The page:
M.I.T. researchers Nancy Kanwisher, Josh H. McDermott and Sam Norman-Haignere have uncovered specific parts of the brain that are activated primarily by music — and not, say, human speech or ambient sound.
In fact, according to the findings they published in the journal Neuron, the circuits that “light up” to different kinds of sound are located in completely different parts of the auditory cortex.
n unpacking this groundbreaking study, M.I.T. News explains that by utilizing a new method working with functional magnetic resonance imaging (fMRI), the researchers were able to identify six different neural population response patterns in 10 human subjects who were each played 165 sound clips. In summary, “one population responded most to music, another to speech, and the other four to different acoustic properties such as pitch and frequency.”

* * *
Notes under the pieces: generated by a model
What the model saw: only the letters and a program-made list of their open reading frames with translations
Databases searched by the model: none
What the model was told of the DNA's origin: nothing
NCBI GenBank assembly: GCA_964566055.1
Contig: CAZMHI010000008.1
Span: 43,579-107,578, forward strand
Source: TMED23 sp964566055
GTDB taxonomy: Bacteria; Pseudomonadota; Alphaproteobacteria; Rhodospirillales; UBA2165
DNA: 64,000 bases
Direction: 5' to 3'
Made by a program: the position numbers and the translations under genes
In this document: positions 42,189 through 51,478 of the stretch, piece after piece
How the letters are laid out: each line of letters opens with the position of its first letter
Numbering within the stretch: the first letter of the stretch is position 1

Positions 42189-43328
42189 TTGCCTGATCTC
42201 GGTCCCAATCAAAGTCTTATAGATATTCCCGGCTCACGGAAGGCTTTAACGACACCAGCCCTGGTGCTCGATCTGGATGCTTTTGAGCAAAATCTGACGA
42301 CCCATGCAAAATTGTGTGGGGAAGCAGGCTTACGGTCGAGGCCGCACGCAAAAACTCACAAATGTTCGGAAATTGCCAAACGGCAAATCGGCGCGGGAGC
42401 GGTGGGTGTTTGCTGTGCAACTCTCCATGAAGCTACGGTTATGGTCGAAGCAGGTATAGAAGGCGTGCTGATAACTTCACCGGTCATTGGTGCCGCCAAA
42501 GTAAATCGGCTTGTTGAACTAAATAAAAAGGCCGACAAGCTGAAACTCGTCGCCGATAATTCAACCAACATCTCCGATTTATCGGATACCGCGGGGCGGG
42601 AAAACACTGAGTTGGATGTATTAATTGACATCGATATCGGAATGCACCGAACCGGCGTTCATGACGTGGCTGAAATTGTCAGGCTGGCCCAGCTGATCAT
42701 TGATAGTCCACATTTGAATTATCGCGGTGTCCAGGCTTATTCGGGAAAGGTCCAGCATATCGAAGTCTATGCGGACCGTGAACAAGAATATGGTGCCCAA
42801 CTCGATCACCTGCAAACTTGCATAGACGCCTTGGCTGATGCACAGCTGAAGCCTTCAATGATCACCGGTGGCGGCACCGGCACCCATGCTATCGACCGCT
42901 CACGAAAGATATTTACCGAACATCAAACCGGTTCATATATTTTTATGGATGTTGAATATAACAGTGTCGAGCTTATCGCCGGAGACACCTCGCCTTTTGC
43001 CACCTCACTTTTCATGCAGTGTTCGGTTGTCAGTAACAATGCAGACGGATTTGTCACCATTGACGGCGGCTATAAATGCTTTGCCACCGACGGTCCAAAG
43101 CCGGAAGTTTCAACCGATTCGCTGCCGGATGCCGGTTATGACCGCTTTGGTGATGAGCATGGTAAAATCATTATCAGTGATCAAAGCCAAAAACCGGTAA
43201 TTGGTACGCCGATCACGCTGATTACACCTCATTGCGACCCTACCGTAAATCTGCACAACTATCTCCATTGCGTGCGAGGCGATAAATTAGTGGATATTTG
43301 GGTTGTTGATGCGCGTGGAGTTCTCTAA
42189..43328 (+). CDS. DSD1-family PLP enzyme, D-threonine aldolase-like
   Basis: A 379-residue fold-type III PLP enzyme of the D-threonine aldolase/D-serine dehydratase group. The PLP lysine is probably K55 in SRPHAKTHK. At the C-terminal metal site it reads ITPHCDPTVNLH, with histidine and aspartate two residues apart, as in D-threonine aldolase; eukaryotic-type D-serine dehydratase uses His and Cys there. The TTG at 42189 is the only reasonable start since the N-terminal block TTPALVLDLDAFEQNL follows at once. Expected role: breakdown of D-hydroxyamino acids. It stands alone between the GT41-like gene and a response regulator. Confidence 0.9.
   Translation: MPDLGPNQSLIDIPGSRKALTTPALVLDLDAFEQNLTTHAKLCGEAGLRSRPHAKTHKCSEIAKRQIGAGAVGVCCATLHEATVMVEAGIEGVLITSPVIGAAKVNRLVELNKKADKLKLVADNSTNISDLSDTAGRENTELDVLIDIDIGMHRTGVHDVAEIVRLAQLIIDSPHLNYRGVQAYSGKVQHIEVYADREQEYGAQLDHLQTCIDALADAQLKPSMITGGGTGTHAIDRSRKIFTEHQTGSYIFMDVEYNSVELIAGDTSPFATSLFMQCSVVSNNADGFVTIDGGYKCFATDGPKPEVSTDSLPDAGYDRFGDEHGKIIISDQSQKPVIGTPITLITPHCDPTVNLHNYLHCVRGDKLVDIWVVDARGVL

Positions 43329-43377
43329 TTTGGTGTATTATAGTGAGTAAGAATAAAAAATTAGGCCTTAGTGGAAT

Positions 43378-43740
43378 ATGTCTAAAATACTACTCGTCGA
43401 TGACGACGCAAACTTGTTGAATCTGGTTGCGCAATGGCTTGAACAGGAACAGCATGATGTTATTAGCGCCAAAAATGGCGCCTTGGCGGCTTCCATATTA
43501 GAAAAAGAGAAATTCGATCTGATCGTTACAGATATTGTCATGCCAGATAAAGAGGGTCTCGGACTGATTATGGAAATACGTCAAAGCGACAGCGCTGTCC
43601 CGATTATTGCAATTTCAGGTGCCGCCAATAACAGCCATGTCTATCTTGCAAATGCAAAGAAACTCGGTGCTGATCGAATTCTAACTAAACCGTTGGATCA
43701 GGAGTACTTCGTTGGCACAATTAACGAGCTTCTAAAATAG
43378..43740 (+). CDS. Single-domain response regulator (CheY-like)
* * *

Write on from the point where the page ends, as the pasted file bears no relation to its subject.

Dr. Horman-Haignere, the lead author of the findings, told the New York Times that, “the sound of a solo drummer, whistling, pop songs, rap, almost everything that has a musical quality to it, melodic or rhythmic” would activate the part of the auditory cortex called the sulcus, or major crevice.
Josef Rauschecker, director of the Laboratory of Integrative Neuroscience and Cognition at Georgetown University, praised the study, noting that “the idea that the brain gives specialized treatment to music recognition, that it regards music as fundamental a category as speech, is very exciting to me.
“There are theories that music is older than speech or language,” he added. “Some even argue that speech evolved from music.”
Though it’s still unclear what particular features of music are lighting up that part of the brain, the study proves something that we suspected all along: though we may not know how to describe what good music is, our bodies certainly know it when they hear it.